Using an approach that focuses on the national debt on a per capita basis gives a much better sense of where the country's debt level stands. For example, if people are told that debt per capita is approaching $87,500, it is highly likely that they will grasp the magnitude of the issue. However, if they are told that the national debt level is approaching 100% of GDP, the magnitude of the problem might not register.
Another approach that is easier to interpret is simply to compare the interest expense paid on the national debt outstanding in relation to the expenditures that are made for specific governmental services, such as education, defense, and transportation.
How Bad Is National Debt?
Economists and policy analysts disagree about the consequences of carrying federal debt. Certain aspects are agreed upon, however. Governments that run fiscal deficits have to make up the difference by borrowing money, which can crowd out capital investment in private markets. Debt securities issued by governments to service their debts have an effect on interest rates. This is one of the key relationships that is manipulated through the Federal Reserve's monetary policy tools.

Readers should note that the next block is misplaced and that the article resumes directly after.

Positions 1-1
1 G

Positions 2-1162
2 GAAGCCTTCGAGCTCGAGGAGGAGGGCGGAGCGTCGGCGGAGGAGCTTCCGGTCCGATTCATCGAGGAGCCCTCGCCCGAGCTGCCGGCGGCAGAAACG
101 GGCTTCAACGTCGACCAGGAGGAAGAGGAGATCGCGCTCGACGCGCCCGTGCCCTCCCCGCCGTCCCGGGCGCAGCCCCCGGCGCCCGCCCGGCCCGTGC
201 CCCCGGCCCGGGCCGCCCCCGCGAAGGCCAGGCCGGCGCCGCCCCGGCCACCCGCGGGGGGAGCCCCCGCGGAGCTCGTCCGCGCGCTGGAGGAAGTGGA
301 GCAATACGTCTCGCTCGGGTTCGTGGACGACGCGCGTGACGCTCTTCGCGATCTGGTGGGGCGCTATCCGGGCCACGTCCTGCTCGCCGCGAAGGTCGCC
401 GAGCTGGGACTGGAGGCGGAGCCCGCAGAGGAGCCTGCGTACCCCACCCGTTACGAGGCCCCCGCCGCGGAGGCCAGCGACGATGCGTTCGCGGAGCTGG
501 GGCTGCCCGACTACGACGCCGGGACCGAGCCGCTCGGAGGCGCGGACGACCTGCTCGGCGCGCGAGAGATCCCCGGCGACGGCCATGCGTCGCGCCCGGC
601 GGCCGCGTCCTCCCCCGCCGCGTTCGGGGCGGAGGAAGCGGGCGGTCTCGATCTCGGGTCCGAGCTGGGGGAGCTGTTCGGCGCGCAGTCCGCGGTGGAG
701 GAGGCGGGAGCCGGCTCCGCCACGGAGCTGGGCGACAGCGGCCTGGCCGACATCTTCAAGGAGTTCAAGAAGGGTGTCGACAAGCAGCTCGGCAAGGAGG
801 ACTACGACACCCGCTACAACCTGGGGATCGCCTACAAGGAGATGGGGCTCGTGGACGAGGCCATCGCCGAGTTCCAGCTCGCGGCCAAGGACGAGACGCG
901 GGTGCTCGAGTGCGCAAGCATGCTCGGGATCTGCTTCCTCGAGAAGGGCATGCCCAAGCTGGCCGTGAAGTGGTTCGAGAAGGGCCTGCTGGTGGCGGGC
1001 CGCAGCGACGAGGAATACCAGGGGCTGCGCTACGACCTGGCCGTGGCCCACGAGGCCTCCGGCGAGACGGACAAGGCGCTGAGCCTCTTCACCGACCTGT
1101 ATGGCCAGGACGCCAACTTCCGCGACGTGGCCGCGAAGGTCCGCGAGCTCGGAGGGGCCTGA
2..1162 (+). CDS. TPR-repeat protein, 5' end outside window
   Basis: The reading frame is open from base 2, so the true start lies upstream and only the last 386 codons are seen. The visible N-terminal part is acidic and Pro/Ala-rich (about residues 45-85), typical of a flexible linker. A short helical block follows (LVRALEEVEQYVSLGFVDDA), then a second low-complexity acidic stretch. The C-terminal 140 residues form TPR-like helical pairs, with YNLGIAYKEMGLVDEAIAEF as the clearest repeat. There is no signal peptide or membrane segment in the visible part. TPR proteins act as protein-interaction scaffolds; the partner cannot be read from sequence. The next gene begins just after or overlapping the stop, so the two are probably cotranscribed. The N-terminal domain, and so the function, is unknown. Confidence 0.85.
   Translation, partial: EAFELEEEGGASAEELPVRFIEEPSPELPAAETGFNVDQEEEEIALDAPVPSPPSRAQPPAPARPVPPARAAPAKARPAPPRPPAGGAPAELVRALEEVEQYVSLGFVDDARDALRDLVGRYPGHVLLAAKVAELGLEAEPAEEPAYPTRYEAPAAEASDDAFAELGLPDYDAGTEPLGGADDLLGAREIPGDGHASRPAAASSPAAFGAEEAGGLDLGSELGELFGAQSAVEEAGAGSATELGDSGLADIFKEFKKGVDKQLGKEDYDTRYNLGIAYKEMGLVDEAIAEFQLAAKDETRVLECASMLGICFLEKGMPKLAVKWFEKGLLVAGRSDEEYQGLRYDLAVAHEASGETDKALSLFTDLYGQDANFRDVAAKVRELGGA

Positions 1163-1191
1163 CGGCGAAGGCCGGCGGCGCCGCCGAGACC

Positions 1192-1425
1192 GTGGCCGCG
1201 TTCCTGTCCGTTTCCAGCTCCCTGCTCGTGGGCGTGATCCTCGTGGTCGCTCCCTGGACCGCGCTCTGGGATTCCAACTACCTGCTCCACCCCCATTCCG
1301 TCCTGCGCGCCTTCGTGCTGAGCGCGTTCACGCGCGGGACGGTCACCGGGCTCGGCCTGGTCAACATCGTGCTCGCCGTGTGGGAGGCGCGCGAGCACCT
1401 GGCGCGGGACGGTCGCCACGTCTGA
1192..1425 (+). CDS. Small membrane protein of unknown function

Proponents of the Modern Monetary Theory (MMT) believe that not only is a long-term budget deficit sustainable, but it is also preferable to a government surplus; however, this view is not held by the majority of economists.
Keynesian macroeconomists believe it can be beneficial to run a current account deficit in order to boost aggregate demand in the economy. Most neo-Keynesians support fiscal policy tools like government deficit spending only after the monetary policy has proven ineffective and nominal interest rates have hit zero.
Chicago and Austrian school economists argue that government deficits and debt hurt private investment, manipulate interest rates and the capital structure, suppress exports, and unfairly harm future generations either through higher taxes or inflation.
What the Government Spends Money On
As indicated above, debt is the net accumulation of budget deficits. It is important to look at the top expenses, as they constitute the major factors of the national debt. The top expenses in the U.S. for 2021 are as follows: